Let it never be said I’m not willing to suffer for my art.
7 thoughts on “Personalized Nutrition: Blood Sugar Testing Round 1”
I would never have thought something like pineapple would be so different from cherries.
My experience with chewing fresh pineapple is that it takes more chewing than most fruits, which leads me to the conclusion it has more fiber than most fruit, which would lead to slower digestion and thus a slower rise in glucose.
After a strenuous, sweaty hike, there is nothing better for re-hydration than an entire pineapple. If you are really thirsty, it is no problem to consume one. In the tropics, a fresh pineapple is also a safe water source.
I see more difference than you do between white and brown rice.
Double checking it, it looks like cherries actually have more fiber in them than pineapple. Still though…there could be something about the pulp or something else. Alternatively, it could just be that some part of cherries doesn’t agree with me or my blood sugar. In the initial study I think bananas were one of the foods they found varied dramatically from person to person, but no one’s really clear why.
I also. Cheerios are kind of high–dry, I assume. They might pack more of a kick, carb for carb, than rice (some of that 50g is water, right?)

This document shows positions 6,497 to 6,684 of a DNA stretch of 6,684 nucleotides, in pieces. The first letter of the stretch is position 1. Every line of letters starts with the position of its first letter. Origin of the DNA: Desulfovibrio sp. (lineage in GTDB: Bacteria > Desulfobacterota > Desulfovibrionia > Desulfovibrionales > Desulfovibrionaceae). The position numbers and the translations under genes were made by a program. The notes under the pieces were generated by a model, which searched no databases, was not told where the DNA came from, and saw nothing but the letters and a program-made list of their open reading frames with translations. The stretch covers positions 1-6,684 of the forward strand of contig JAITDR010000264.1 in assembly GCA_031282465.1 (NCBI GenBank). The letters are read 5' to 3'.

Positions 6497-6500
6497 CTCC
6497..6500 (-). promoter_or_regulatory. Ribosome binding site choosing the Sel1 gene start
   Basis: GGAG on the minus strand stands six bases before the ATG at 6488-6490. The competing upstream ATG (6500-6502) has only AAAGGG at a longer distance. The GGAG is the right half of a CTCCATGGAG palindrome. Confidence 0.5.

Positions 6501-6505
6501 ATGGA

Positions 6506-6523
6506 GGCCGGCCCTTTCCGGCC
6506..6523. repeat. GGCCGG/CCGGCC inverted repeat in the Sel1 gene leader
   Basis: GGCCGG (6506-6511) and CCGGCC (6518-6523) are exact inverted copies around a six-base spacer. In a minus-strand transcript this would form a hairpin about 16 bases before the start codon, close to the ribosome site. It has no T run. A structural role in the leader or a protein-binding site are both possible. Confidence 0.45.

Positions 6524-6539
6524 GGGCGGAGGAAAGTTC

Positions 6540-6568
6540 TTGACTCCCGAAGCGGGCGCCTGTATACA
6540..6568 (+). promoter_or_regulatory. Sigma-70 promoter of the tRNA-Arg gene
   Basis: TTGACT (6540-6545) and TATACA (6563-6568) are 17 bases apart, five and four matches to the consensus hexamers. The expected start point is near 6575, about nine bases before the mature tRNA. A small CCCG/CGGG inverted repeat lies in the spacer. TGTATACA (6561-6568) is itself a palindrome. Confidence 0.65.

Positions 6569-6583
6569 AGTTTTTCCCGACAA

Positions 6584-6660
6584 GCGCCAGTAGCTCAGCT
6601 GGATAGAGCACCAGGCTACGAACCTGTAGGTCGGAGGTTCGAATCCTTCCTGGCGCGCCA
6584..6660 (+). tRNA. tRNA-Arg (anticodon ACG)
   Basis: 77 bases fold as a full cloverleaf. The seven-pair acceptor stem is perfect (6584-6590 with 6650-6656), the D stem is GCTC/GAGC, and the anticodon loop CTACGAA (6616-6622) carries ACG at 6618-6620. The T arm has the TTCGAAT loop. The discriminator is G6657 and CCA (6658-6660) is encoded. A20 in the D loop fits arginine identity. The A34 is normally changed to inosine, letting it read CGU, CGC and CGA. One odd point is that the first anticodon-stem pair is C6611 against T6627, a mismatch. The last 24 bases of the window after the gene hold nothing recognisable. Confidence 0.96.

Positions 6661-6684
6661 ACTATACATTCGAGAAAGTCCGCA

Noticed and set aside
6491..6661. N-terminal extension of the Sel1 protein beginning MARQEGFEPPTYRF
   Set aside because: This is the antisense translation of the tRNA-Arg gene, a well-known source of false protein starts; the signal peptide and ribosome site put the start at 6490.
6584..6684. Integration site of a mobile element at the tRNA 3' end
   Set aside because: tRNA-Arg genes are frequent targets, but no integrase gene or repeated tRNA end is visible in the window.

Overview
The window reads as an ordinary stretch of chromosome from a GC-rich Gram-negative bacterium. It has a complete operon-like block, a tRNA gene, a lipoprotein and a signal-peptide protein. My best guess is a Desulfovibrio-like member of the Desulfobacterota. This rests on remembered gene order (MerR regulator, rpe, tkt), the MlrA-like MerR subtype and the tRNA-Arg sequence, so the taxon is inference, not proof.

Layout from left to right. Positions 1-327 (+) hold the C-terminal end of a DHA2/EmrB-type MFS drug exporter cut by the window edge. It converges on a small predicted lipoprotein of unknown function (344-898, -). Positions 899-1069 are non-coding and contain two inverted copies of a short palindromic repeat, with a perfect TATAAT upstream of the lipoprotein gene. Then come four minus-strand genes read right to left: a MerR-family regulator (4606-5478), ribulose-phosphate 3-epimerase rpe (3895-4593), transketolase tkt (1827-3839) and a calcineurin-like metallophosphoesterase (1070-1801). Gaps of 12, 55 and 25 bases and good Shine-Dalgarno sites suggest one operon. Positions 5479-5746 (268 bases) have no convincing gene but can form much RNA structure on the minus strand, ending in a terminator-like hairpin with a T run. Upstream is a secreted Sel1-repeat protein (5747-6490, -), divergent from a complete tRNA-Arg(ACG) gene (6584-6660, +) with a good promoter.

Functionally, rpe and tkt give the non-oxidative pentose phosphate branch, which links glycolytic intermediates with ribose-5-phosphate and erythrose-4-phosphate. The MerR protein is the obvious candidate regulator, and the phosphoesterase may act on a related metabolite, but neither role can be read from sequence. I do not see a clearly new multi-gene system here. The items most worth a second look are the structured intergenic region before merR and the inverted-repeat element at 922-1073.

Pizza is terrible–no good idea why–but ice cream isn’t bad.
BTW, you might find it amusing to make the same measurement several times within a minute or so. AccuChek had a somewhat tighter distribution than ReliOn (and there was a slight offset, but on the whole the pairs of numbers tracked fairly well). Your baseline numbers suggest that your gear may be better. IIRC they’re only required to be within a certain percentage of the real value.
I know when I worked in a clinical lab we accepted repeat glucose readings within +/- 10%, so I’m guessing the at home tests are at that level or less.
I’ll be interested to see how different junk foods do. One of the ideas behind the whole study was that if you could get people off of the junk foods that effected them most and replacing them with the ones that effected them less, they would see improvements. At least in the short term it seems to work that way (for their study), but I’ll be interested to see if it helps me.
I’ll bet if I checked, good old junk food salami would turn out to be better for me than rice…
I cut out a lot of carby stuff, and the quarterly test says it helped somewhat. Not enough for my tastes, though.
Yeah, I suspect the benefit probably comes from within food group swaps (rice vs pasta, for example) rather than food group for food group.
Related to the salami comment, there is an effort to create a standardized marker for post-prandial lipemia that might make the salami look a little worse: https://lipidworld.biomedcentral.com/articles/10.1186/s12944-017-0568-5
No, got that backwards–much less of a kick, carb for carb. Sleepy.